02 March 2011 00:09 [Source: ICIS news]
HOUSTON (ICIS)--The Texas attorney general filed a new raft of environmental charges against Gulf Chemical & Metallurgical (GCMC) on Tuesday, saying the company has failed to maintain pollution control equipment at its Freeport plant.
In charges filed this week listing 77 violations of the state’s clean air and water quality control acts, Texas Attorney General Greg Abbott called the company’s efforts “so inadequate that they relied upon duct tape to maintain their pollution control equipment.”
Abbott added that GCMC’s oversight of pollution controls was so lax that the company exposed state environmental inspectors to toxins.
In an October 2010 test at the plant, a contractor testing a stack received burns from molten metal that was spewing from the stack, and a staffer with the Texas Commission on Environmental Quality (TCEQ) had to leave for safety reasons, according to the state’s charges.
Other TCEQ staffers were exposed to uncontrolled dust emissions including hazardous wastes and sulphur dioxide from the stack being tested.
GCMC responded with a statement saying that the majority of the states charges were over violations “that occurred years ago and have either been addressed or are well into remediation.”
The statement said GCMC has submitted a proposal to Abbott to deal with most of those issues. “We hoped that the AG and/or TCEQ would at least discuss the proposal with us before filing this lawsuit, but for whatever reason they chose not to,” the company said.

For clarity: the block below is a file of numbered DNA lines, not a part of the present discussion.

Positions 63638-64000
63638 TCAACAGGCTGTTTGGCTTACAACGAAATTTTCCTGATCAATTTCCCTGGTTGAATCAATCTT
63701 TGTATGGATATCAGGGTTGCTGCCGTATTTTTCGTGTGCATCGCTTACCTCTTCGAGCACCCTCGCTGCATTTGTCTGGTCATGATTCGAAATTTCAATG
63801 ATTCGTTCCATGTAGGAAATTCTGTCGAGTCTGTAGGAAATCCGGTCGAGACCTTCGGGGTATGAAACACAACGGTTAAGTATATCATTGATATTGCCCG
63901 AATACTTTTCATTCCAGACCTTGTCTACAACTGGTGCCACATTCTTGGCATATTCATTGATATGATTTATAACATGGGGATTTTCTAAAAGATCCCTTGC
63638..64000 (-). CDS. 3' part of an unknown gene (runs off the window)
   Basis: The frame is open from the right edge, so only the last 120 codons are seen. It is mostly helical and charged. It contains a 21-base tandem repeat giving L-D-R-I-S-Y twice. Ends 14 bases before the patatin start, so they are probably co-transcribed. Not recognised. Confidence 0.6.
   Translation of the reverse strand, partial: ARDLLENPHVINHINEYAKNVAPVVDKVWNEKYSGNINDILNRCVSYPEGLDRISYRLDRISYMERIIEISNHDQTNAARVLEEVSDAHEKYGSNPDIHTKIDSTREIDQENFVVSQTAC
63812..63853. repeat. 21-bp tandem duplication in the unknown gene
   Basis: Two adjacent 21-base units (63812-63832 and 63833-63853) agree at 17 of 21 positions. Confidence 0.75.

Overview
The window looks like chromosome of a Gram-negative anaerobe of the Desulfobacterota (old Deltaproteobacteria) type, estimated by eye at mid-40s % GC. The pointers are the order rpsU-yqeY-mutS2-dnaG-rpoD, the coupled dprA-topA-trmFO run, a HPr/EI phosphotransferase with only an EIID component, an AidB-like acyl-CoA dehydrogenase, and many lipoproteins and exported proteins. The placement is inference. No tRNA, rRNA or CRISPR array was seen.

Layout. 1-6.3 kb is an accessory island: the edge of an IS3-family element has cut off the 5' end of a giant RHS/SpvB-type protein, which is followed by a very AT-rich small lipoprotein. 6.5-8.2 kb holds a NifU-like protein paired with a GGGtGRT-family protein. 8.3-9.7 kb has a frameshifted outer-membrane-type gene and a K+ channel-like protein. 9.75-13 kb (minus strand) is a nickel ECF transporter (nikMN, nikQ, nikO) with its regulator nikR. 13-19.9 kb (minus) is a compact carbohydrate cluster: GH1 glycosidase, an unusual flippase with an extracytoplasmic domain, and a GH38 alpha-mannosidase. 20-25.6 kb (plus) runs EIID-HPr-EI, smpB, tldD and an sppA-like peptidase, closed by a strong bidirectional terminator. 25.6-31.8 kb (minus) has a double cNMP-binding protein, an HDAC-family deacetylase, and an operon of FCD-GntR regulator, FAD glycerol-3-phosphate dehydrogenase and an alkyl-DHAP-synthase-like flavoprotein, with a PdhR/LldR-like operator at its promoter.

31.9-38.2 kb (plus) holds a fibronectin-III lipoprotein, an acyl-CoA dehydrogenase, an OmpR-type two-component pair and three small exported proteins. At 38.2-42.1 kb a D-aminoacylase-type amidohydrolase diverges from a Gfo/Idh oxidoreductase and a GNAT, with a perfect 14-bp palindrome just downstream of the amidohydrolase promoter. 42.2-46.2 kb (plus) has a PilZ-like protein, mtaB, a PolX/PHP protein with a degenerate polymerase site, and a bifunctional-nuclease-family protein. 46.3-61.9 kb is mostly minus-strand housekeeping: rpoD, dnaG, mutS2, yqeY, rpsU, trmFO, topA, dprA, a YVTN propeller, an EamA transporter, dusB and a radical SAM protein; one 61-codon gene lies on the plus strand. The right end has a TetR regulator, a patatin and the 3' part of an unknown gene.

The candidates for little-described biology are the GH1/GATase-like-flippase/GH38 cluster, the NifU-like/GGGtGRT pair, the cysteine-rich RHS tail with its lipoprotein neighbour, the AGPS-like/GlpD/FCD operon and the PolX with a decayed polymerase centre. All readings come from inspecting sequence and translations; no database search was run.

According to its website, GCMC is the world’s largest recycler of spent petroleum catalysts and is a producer of ferroalloys.
The company has a history of environmental disputes with the TCEQ. According to the state, Gulf Chemical has been assessed fines exceeding $3m (€2m).
In February 2010, the state launched a probe based on allegations that the company had manipulated wastewater flows at the plant.
GCMC responded by saying the state ignored audit findings from an independent internal investigation initiated by the company last September.
Texas authorities are seeking temporary and permanent injunctive relief and civil penalties in the charges filed this week.
($1 = €0.72)
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